My older brother died before I was born due to a heart condition that doctors can now successfully treat with advanced surgeries like the one Jimmy Kimmel describes here:
So, with tissues out and proverbial protest signs up, a few Thank Yous:
- Thank You mom and dad for going through what must have been a horribly traumatic process and still deciding to have me and Adam;
- Thank You scientific research for helping prevent similar grief; thank you US Congress for increasing, rather than decreasing funding for science despite the proposed budget (keep up the good work!);
- Thank You Affordable Care Act for insuring me and everyone else who has pre-existing conditions when nobody else would; and finally,
- Thank You everyone in countries where socialized health care exists for being a bit more compassionate and recognizing that most Americans did NOT vote for Trump before responding with something like “you voted him in, now deal with it” whenever someone expresses their grief about what is going on in the US right now.
While I chose not to join my friends and hundreds of others in Auckland who marched in solidarity today with the Women’s March on DC, I was very much there in spirit. Rather than marching, I spent the day researching this essay; consider it my contribution to the very important work that is currently happening around the world.
Last night as my yoga class was closing, the topic of the March came up. Another student, a white woman in her early 40s, asked if it was an “anti-Trump March.” I tried my best to offer a different perspective, in the spirit of “When they go low, we go high:”
“I prefer to think of it as a march FOR women’s rights, and for the rights of people of color and immigrants and people of all sexual orientations and–”
That’s as far as I got before she interrupted, “so, it’s an anti-Trump march.”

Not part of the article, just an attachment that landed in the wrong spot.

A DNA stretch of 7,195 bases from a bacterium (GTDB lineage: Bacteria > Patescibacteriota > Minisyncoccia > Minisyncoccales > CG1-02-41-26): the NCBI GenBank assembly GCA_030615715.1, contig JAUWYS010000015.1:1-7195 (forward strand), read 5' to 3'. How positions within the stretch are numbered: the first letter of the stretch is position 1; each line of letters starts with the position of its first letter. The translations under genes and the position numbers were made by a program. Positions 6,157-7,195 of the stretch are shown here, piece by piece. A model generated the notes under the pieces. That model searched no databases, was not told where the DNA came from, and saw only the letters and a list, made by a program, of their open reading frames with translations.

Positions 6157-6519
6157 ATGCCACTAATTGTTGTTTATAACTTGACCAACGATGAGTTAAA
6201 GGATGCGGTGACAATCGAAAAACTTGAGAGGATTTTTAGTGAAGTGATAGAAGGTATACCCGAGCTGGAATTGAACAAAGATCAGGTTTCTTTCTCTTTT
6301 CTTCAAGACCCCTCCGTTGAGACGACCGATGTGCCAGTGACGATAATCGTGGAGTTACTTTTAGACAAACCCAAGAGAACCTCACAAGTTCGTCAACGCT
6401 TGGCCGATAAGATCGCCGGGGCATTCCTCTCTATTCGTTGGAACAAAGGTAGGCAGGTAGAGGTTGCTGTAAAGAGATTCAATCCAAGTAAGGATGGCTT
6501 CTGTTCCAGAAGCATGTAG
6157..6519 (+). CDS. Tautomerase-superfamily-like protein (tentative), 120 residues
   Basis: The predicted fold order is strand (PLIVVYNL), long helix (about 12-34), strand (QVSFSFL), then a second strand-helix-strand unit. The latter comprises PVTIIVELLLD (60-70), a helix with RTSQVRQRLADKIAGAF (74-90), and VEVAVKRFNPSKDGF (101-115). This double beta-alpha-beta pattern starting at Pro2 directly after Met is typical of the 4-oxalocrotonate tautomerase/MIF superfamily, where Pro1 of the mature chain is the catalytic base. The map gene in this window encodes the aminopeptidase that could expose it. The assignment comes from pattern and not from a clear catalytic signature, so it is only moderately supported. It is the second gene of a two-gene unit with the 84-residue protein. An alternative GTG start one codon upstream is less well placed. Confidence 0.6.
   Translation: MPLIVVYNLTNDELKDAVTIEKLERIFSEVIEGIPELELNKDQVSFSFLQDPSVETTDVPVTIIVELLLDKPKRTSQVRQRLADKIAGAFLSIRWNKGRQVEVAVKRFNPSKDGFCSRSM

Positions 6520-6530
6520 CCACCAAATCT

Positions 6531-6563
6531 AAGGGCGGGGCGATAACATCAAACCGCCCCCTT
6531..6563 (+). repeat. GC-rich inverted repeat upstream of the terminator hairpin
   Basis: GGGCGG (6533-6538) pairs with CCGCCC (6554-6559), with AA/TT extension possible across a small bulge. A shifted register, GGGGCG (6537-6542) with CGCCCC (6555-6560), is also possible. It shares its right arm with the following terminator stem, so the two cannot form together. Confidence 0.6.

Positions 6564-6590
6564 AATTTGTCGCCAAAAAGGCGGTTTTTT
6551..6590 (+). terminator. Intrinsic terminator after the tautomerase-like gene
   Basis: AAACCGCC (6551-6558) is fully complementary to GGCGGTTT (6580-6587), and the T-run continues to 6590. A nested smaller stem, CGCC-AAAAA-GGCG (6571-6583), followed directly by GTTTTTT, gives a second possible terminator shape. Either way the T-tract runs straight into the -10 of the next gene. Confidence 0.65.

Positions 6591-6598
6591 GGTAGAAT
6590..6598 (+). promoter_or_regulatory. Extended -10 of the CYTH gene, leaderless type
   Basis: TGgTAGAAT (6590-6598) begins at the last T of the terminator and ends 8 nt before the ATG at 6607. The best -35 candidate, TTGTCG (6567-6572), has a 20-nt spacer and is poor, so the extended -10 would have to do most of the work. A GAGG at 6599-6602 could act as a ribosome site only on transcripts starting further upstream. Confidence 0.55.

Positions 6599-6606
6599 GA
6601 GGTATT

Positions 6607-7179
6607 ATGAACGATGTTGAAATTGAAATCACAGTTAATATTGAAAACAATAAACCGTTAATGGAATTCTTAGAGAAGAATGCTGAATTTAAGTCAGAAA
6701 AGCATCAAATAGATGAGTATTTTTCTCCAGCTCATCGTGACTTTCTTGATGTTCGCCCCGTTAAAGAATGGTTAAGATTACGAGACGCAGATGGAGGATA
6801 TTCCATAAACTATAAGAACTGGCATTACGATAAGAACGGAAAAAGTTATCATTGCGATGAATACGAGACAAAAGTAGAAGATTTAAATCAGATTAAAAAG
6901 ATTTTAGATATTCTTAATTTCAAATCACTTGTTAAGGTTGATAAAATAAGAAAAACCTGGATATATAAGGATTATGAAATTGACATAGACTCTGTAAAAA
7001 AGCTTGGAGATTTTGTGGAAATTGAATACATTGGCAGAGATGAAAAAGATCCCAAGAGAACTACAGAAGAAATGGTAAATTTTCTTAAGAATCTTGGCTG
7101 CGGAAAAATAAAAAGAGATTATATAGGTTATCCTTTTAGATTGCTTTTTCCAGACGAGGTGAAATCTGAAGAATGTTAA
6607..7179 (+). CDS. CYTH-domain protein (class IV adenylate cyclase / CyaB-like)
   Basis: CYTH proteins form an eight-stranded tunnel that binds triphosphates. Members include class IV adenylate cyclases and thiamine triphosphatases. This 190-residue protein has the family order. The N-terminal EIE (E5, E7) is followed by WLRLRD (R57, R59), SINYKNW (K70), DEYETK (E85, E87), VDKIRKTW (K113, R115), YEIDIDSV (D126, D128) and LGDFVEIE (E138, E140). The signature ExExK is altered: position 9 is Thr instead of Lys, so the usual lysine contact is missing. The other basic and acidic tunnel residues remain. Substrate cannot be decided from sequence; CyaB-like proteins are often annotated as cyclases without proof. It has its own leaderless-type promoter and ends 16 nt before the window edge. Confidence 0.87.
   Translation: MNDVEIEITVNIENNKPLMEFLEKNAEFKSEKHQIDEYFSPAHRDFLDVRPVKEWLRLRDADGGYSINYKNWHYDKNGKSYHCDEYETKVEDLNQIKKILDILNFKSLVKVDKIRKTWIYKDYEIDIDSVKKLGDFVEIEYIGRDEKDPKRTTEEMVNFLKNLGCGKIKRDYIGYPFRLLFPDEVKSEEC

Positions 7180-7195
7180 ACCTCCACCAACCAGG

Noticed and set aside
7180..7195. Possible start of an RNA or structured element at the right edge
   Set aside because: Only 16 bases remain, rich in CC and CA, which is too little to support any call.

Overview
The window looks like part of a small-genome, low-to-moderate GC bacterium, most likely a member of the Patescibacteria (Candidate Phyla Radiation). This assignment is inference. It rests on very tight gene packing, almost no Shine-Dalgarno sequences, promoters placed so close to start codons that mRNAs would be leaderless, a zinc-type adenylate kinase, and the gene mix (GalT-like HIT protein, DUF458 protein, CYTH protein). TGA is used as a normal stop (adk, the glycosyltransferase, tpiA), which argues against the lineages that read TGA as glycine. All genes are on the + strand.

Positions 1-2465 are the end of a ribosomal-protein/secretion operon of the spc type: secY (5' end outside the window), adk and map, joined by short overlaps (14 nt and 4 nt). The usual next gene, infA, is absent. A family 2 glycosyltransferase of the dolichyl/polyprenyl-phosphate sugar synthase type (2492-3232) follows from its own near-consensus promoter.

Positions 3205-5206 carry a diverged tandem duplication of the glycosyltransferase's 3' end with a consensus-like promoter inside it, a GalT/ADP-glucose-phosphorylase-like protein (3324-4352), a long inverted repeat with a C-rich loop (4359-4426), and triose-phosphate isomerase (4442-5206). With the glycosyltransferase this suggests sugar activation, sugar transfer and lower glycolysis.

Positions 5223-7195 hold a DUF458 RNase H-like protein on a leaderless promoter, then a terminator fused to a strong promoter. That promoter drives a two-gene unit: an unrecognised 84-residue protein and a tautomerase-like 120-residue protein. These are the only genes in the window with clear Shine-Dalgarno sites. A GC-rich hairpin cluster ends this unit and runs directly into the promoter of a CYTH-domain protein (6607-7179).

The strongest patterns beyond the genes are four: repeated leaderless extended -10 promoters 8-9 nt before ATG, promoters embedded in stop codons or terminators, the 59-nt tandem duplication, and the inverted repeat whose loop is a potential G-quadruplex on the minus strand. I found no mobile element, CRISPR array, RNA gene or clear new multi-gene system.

Her interest in simplifying this for herself only started to get under my skin (consciously, at least) after my post-yoga bliss wore off.
Today's #ActivistAday features myself, ShiShi Rose (@shishi.rose) and I am one of the admins here. . For some people, their outlook of this country deeply changed on November 9th. For the rest of us, this is how it has always looked. I want to remind you that that is a privilege. It's a privilege that white supremacy wasn't at the forefront of your reality, because you benefit from it. I want to remind you that no ally ever got very far, in any movement, without acknowledgement of their own privilege daily. You do not just get to join the efforts that people of color have been working for their entire lives to both teach and survive, without doing work, too. You don't just get to join because now you're scared, too. I was born scared. Now is the time for you to be listening more, talking less, spend time observing, taking in media and art created by people of color, researching, and unlearning the things you have been taught about this country. You should be reading our books and understanding the roots of racism and white supremacy. Listening to our speeches. You should be drowning yourselves in our poetry. Now is the time that you should be exposed to more than just the horrors of this country, but also the beauty that has always existed within communities of color. Beauty that was covered over because the need to see white faces depicted was more important. Now is the time to teach your children, to call out your family, to finally speak up. You have been silent for long enough. Now is the time to realize that you should have joined us sooner. But since you're here now, it's time to get to work. #WhyIMarch